The TRIX human-powered carving trike


April 21, 2006

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April 22, 2006 The first prize at the 10th International Bicycle Design Competition in Tapei is a rip-snorter. A brief look through our powered three-wheeler portfolio shows we love trikes and the carving concept of steering in particular. The TRIX uses rack and pinion steering to offer a carving-like experience to human-powered trikes, removing the utilitarian feel of the flat turning arc of a rigid frame and replacing it with pure fun without removing the intrinsic cargo-carrying benefit of the three-wheeler. The steering also means a tighter turning circle and significantly improved manoeuvrability as it can slalom between obstacles and lean into curves like a motorcycle. As it is ideally suited to negotiate narrow, or congested streets, TRIX is ideal for city centre life and can be adapted to transport goods or become a space-age rickshaw with a single, front-seated passenger.

Yves Plattard’s design was chosen from amongst 400 concept submissions along the way to the grand prize. His initial submission was based around constructing his ideas using technical Lego, making dozens of sketches and conceptualising how he could solve what he calls “the leaning conundrum” using parallelogram principles - the whole frame puts pressure on the springs, allowing TRIX to turn into corners.

The first four pictures got him through to the second stage, for which 24 projects were selected. Yves then spent every night and weekend for a month working on a 70cmx40cmx35cm model.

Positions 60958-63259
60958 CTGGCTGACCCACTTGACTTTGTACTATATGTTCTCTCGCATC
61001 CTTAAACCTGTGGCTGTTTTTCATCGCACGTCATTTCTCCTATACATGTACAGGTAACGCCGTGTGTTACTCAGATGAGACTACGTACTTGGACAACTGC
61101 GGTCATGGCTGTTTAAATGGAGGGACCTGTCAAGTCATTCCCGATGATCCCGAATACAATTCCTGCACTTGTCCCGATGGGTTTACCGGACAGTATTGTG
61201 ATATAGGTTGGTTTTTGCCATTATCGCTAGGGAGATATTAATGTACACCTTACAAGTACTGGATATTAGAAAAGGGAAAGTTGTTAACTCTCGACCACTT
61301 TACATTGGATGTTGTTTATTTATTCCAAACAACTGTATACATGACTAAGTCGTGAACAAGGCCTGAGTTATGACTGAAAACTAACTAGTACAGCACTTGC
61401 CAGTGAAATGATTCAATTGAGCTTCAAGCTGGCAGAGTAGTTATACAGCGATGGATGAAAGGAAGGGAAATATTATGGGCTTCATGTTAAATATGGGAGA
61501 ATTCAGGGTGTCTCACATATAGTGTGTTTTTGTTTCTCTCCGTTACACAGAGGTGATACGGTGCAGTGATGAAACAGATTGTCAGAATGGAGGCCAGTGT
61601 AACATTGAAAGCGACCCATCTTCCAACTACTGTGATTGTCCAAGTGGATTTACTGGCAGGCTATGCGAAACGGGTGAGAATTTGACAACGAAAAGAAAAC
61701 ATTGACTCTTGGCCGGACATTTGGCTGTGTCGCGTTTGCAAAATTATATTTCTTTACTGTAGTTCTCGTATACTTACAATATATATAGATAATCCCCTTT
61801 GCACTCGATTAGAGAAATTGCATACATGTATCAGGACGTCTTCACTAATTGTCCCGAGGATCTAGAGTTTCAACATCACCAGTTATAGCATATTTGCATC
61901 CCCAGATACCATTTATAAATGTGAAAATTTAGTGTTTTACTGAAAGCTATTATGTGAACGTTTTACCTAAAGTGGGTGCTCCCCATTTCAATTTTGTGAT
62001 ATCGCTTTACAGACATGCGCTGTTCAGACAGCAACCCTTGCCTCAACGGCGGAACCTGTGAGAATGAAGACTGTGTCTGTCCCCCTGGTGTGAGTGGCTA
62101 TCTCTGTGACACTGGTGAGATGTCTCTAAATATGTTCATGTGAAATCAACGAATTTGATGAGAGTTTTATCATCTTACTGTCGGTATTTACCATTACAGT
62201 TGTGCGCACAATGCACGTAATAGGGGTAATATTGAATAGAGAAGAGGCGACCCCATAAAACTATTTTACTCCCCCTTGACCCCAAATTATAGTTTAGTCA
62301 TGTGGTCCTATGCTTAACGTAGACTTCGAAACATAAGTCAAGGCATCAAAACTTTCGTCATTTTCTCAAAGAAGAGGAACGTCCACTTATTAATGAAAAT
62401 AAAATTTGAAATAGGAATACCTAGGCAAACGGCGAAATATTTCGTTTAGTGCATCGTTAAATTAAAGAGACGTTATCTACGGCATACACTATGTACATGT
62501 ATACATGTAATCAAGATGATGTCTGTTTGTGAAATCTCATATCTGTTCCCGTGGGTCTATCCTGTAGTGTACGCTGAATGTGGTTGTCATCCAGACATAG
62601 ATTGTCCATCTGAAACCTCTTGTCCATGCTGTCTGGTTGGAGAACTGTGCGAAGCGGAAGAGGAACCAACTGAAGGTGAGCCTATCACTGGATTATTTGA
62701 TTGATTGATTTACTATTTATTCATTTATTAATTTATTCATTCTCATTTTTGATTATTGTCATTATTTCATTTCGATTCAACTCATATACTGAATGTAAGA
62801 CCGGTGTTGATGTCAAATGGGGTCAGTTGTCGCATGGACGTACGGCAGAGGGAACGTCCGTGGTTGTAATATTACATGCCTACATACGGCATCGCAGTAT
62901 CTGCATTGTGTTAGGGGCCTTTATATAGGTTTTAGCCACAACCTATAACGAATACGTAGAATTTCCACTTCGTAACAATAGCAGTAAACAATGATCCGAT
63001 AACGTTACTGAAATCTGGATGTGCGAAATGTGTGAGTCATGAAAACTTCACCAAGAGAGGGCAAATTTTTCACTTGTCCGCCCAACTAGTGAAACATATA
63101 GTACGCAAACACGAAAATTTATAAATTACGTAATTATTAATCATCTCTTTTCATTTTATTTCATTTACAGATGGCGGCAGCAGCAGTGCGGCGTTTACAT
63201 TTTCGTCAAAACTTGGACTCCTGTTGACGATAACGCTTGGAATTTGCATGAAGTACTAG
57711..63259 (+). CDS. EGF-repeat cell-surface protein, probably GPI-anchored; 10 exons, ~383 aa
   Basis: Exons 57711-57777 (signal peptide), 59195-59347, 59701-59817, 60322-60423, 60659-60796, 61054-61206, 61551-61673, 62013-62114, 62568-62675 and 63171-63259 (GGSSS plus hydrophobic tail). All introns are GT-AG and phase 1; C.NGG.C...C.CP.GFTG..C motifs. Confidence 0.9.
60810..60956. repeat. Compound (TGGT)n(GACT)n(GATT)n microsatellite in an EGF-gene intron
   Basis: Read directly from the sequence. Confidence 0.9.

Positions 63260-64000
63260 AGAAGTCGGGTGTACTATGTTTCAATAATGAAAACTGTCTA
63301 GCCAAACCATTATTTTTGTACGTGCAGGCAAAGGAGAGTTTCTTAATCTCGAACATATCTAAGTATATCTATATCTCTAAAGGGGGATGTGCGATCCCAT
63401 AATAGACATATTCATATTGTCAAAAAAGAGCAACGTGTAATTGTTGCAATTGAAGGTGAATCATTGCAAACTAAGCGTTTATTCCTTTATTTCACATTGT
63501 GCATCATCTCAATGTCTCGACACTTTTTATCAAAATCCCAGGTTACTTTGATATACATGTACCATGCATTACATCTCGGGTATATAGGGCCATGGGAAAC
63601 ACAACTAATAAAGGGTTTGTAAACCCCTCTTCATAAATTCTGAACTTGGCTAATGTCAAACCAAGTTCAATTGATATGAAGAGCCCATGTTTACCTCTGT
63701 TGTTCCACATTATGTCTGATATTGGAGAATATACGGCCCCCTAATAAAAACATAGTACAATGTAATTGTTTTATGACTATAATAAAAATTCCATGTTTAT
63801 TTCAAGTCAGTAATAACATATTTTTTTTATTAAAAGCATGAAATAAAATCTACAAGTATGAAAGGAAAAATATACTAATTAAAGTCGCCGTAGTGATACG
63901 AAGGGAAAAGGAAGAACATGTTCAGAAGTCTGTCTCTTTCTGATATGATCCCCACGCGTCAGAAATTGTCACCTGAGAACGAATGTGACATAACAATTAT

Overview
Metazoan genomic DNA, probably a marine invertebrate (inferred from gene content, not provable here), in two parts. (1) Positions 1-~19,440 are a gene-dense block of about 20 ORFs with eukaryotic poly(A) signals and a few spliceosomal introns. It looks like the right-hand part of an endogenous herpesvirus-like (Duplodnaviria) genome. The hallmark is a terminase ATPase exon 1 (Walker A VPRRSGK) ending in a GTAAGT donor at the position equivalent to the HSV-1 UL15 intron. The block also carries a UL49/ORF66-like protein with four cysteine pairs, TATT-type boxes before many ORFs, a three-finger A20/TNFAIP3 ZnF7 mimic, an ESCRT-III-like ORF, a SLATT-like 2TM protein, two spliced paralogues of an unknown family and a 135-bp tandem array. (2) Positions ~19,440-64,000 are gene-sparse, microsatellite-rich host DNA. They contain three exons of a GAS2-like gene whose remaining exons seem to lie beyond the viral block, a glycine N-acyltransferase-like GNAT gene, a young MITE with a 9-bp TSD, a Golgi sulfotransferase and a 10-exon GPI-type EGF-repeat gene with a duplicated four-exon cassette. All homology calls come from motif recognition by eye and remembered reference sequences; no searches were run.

Yves Plattard’s works for the ideal company to turn his concept into model form – using The Product Group’s extensive model-making facilities (CNC router, machine tools, spray booth) he got the model finished and sent in 4 parts, all packed in different small packs for safety, to Taiwan just 1 day before the deadline.

In addition to the prize of 10,000 Euros, Yves has won the interest and admiration of 5 organisations, all of whom have expressed interest in developing the concept, so he is going to be busy, not least because he relishes the freedom to use his skills and choose the constraint and the market and has resolved to participate in at least one competition per year.

About the Author
Mike Hanlon Mike grew up thinking he would become a mathematician, accidentally started motorcycle racing, got a job writing road tests for a motorcycle magazine while at university, and became a writer. As a travelling photojournalist during his early career, his work was published in a dozen languages across 20+ countries. He went on to edit or manage over 50 print publications, with target audiences ranging from pensioners to plumbers, many different sports, many car and motorcycle magazines, with many more in the fields of communication - narrow subject magazines on topics such as advertising, marketing, visual communications, design, presentation and direct marketing. Then came the internet and Mike managed internet projects for Australia's largest multimedia company, (Australia's largest Telco), (Australia's largest employment site),,, and a dozen other internet start-ups before founding Gizmag in 2002. Now he writes and thinks. All articles by Mike Hanlon
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